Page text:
Time to Shine: How to give evidence to an Assembly committee.
As a whole, there tend to be more men than women giving evidence to committee inquiries in the National Assembly for Wales. Between July 2011 and March 2014, there were some 369 witness appearances before the Enterprise and Business Committee.
Only 110 of those appearances were female and this number falls to 96 if the Minister for Economy, Science and Transport is taken out of the equation.
Based on these figures, women account for 26% of witnesses called to give evidence to the Committee. Because the proportion of women is low, we have worked with the National Assembly to run a training session for women to build confidence and develop skills.
We were only able to offer this training to a small number of women and so we have developed this resource pack in order that more women can benefit.
A Chair’s advice for giving oral evidence.
- Here are the key things to remember when giving evidence from a Chair’s perspective:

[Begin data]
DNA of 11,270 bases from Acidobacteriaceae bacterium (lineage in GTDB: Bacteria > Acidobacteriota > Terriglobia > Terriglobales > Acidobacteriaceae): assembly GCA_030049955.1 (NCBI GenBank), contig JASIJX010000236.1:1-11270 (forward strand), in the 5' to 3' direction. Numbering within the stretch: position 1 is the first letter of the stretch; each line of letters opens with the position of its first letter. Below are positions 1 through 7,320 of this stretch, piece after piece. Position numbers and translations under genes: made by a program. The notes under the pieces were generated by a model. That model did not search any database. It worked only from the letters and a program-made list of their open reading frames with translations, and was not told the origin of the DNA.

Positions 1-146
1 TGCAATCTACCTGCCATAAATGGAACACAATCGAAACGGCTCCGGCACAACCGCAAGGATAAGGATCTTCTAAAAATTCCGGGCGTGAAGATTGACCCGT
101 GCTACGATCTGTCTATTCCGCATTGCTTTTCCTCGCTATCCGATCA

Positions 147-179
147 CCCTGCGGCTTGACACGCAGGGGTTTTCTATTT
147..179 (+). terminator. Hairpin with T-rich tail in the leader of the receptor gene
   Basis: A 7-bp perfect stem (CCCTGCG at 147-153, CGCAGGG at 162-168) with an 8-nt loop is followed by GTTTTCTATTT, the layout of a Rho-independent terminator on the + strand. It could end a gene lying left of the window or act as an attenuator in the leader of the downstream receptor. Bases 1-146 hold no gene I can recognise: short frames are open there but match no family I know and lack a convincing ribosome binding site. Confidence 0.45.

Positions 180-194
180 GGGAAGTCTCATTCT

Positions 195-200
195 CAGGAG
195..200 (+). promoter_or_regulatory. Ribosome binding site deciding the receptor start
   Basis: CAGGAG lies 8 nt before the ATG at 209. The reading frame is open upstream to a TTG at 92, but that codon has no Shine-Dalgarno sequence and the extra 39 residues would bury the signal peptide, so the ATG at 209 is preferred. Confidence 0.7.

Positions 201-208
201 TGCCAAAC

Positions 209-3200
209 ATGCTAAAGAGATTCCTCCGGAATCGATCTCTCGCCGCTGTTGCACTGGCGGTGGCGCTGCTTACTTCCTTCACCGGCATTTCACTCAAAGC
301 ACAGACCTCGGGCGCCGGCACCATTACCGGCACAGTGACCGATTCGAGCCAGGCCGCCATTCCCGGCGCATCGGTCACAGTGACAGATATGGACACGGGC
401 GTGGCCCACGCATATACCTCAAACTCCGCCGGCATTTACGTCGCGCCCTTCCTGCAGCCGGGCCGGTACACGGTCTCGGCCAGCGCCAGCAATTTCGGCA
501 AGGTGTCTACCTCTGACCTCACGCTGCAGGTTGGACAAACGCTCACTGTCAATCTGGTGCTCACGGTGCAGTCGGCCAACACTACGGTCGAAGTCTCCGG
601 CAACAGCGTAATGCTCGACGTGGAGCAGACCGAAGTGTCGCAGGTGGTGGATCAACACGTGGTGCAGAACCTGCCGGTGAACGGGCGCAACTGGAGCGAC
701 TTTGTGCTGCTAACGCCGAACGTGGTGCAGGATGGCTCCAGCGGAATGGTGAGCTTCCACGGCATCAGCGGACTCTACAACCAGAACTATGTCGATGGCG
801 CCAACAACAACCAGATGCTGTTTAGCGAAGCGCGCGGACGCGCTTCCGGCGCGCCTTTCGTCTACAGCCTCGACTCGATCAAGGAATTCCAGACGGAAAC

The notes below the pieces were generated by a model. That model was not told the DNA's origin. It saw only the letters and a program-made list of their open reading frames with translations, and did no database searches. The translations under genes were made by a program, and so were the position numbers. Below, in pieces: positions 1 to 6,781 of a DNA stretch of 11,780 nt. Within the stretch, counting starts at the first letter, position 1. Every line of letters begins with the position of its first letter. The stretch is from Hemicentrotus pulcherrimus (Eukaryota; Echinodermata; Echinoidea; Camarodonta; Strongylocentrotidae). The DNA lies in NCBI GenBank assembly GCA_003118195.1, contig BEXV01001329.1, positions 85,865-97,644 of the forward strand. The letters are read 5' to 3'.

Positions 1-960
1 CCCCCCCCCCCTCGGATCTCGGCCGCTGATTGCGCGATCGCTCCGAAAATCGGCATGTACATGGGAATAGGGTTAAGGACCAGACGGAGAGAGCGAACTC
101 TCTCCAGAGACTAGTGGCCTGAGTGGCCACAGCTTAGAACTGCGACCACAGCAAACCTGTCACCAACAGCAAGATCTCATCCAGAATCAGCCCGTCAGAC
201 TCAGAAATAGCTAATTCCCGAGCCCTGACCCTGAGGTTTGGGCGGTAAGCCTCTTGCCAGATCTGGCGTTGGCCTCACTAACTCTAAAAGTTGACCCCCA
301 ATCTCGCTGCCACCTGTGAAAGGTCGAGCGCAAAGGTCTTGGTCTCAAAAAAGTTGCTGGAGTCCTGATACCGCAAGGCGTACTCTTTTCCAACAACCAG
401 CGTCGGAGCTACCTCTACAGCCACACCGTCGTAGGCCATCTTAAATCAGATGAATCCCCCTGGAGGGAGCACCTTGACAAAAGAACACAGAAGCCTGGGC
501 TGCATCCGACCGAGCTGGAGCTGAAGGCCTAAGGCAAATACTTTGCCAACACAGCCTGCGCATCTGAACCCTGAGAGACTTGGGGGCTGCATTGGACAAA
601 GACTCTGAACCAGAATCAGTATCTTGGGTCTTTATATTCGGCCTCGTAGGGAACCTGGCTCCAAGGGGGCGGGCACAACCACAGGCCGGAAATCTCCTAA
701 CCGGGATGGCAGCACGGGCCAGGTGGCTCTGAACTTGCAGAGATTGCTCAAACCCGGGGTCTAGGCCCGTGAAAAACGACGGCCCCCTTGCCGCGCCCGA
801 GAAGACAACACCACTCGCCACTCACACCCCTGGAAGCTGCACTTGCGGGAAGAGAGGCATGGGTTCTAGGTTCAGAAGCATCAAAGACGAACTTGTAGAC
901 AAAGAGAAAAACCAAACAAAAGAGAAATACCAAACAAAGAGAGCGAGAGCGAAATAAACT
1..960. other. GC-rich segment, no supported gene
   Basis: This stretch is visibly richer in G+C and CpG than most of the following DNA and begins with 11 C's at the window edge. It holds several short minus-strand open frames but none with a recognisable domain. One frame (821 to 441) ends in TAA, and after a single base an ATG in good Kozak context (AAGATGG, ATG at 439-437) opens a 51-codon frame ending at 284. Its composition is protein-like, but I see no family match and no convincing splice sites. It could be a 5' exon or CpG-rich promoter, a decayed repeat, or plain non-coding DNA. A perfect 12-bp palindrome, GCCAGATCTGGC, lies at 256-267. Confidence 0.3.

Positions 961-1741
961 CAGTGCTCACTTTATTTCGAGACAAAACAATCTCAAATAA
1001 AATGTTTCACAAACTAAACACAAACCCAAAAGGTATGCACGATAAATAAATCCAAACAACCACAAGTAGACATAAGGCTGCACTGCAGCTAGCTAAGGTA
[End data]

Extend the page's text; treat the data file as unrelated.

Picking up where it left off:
- At the start of the session, you may be asked if you have any initial comments. If this happens, you can either take the opportunity to share your top three points (no more) or say you are happy to go straight to questions.
- It can be very worthwhile to bring someone with you. This could be a case study to provide a real life example of the points you are making.
- Be succinct. You will be with the committee for a short amount of time and members will want to cover as much as possible.
- You a re not expected to know everything so if the question is outside your area of expertise, just say so and move on.
- It is the Chair’s job to bring you through the process. If you are not performing at your best as a result of the committee environment, that is the Chair’s responsibility.
- Make sure you ask for feedback from the Clerk afterwards.
- And most importantly, do not disqualify yourself. You have been invited because the committee wants to hear your views so have confidence in your knowledge and expertise.
Part 1 — Advice for preparing written evidence.
Part 2 — A Chair’s advice for giving oral evidence.
Part 3 — How to give oral evidence.
Part 5 — Tips from a witness perspective.